I have a shorter Vernonia species that (after an early summer cut-back) is about a foot and a half tall.

Nice, but the tall sorts are more impressive.

The only problem may be invasiveness with some species in certain climates (the thought that ironweed might refer to iron running roots gives me pause). A Texas garden designer who works with native plants (Sally Wasowski, I think) reported on one garden that became hopelessly overrun with one of the native ironweeds.


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RE: Impressive stand of...Joe Pye Weed?

I wacked mine back by half once in, perhaps, mid July.
It is now 6.5 tall instead of 8.and blooming away. A few stems are floppy but two weeks into bloom, it is still self supporting


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RE: Impressive stand of...Joe Pye Weed?

-Susan, what's the pink plant blooming in the foreground of your last pic??
CMK


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RE: Impressive stand of...Joe Pye Weed?

I have a vernonia... Missouri Ironweed I think. Just got two of them earlier this year at the MSU plant sale. The one isn't getting enough sun but the one that is has grown about 4 feet and blooms plenty. I staked it the other day after a heavy down pour knocked it over and its perked right back up. Love it.


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RE: Impressive stand of...Joe Pye Weed?

I am a bit surprised that vernonia is not more well known since it invariably appears (in the UK) as part of the well-known selection of late summer bloomers with the usual suspects (rudbeckias, asters, VERNONIA CRINITA, and eupatorium (or whatever name is being given to JPW). Truly, I am a bit (lot) fed up with this endlessly recycled demonic quadratic bore-fest and have thankfully enjoyed reading about chrysanthemums - a plant that has been out of favour for so long in the UK that it must surely be due for a return (along with those 70's stalwarts, conifers. Somehow, dahlias have managed to stage a renaissance (Christopher Lloyd?) but not so chrysanthemums.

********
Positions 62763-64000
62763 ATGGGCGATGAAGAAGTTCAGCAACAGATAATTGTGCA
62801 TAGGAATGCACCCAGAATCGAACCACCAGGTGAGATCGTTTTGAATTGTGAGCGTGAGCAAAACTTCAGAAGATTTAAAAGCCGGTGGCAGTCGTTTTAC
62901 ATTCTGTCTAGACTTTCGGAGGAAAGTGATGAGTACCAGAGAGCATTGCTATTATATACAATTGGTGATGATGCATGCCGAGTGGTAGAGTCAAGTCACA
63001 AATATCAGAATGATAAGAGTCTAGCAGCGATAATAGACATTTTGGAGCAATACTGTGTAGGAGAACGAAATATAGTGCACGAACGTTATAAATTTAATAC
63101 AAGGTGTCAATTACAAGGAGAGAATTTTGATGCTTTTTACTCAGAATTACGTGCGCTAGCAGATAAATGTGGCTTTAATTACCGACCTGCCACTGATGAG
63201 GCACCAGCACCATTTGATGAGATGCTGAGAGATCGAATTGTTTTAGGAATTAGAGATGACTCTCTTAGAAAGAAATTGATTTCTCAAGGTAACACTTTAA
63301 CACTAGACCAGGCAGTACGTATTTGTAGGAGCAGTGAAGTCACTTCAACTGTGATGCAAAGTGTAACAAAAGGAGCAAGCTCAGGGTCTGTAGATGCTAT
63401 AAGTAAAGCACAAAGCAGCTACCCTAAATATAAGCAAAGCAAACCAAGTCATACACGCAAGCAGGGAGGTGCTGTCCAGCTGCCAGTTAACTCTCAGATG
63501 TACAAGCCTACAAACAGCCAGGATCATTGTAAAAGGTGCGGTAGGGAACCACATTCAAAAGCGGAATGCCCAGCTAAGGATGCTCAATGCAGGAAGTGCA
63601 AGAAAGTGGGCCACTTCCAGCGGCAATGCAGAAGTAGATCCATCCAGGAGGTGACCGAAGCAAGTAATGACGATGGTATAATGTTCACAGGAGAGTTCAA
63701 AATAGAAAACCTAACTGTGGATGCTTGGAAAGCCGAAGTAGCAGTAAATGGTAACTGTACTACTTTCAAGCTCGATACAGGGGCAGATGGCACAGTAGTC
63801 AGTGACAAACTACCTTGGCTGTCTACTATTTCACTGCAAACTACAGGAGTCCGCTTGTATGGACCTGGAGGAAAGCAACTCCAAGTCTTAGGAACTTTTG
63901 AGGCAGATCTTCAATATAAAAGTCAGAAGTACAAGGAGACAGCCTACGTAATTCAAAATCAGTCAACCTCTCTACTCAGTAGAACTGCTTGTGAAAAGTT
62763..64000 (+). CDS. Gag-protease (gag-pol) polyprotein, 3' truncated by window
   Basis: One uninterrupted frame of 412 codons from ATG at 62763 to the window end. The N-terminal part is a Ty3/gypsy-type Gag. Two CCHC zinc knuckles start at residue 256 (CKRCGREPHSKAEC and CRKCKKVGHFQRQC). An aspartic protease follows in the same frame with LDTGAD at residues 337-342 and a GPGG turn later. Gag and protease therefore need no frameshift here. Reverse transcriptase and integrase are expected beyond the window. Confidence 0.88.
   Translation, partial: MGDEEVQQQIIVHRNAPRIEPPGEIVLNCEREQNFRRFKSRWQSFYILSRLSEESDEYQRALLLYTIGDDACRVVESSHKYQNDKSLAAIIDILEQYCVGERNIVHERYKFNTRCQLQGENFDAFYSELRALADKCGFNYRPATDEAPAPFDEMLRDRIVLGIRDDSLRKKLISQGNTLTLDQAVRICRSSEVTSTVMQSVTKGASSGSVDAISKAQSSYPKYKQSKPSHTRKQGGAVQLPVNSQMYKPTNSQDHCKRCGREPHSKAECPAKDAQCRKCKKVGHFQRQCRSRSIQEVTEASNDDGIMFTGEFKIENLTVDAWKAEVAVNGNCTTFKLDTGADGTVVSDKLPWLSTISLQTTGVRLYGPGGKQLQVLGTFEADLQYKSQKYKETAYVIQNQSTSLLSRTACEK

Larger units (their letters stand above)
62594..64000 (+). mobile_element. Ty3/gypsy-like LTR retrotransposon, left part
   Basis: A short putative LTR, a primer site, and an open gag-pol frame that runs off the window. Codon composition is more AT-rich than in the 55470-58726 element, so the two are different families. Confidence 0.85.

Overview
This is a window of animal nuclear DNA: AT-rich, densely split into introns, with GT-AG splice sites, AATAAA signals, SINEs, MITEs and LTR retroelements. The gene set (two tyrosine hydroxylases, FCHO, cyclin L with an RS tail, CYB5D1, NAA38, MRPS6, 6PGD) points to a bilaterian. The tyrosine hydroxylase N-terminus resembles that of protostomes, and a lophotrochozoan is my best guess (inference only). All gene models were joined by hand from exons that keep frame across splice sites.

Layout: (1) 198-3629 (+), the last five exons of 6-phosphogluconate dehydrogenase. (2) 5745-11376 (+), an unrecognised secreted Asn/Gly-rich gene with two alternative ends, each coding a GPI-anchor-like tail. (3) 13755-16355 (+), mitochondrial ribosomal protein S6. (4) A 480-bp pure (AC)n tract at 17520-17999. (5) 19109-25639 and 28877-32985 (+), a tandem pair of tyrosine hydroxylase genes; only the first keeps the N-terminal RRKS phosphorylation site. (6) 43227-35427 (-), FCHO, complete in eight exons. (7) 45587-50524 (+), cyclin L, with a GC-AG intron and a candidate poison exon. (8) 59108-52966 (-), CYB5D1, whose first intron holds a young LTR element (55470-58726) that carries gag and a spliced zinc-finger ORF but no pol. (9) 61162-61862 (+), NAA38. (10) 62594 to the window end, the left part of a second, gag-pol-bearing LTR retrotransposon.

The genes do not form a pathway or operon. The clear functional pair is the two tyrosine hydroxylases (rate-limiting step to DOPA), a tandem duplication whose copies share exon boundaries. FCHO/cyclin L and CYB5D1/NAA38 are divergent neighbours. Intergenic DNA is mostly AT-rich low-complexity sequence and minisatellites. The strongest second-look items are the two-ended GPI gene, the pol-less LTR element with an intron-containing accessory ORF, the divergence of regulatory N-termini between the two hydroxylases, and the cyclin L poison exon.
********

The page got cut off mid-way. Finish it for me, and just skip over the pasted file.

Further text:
In truth, my garden has been full-on since March and I am getting seriously hacked-off with the endless watering by now and don't particularly care about prolonging the season endlessly....but if I did, I would be enjoying a selection of schizostylus, nerines, sternbergia lutea and saffron crocus - plants which delight close inspection (mysteriously, I have been immune to the charms of tricyrtis). Meanwhile, the rampant late summer parts of my allotment (obviously, I am not immune to fads and fancies and have all those grassy and daisy thugs) have been left to argue amongst themselves for space and water). However, I suspect my antipathy to those large scale prairie type plantings comes from the fact that a small urban garden looks ridiculous, trying to replicate the wide-open spaces of Kansas or whatever..........but, in the middle of moving to the UK equivalent (Norfolk), it might be time to revive the 'prairie' style along the richly damp southern aspect of the woods, overlooking watermeadows and the river Yare. Gardening is so dependent on location and the particular architectural and geographical language of place (the vernacular - pretty much the only design trope I attempt to follow with any enthusiasm).


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RE: Impressive stand of...Joe Pye Weed?

Hey Christin, they were and un-named sedum. I bought them last fall (i think 6 of them) because they were only about 1 foot tall, so I figured that was pretty close to what they would be in the garden. They're more like 2-3' tall but they don't flop and have a thinner leaf. Haven't tried to get an id on them. Might cut them back next summer to see if they'll be a bit shorted upon blooming. I like the stem color with the physocarpus.


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RE: Impressive stand of...Joe Pye Weed?

-Susan, my thoughts exactly with the stem color and Ninebark! The flowers looked like sedum but then I was totally thrown by the elongated leaves. Very cool. If you ever get an ID on it LMK!

Let me just add that so far I have not had luck with my V. crinata. I got it three or four years ago and the dern thing is barely over a foot tall. Only thing I can think of is that the soil pH here is off for it. Either that or it needs supremely moist conditions.
CMK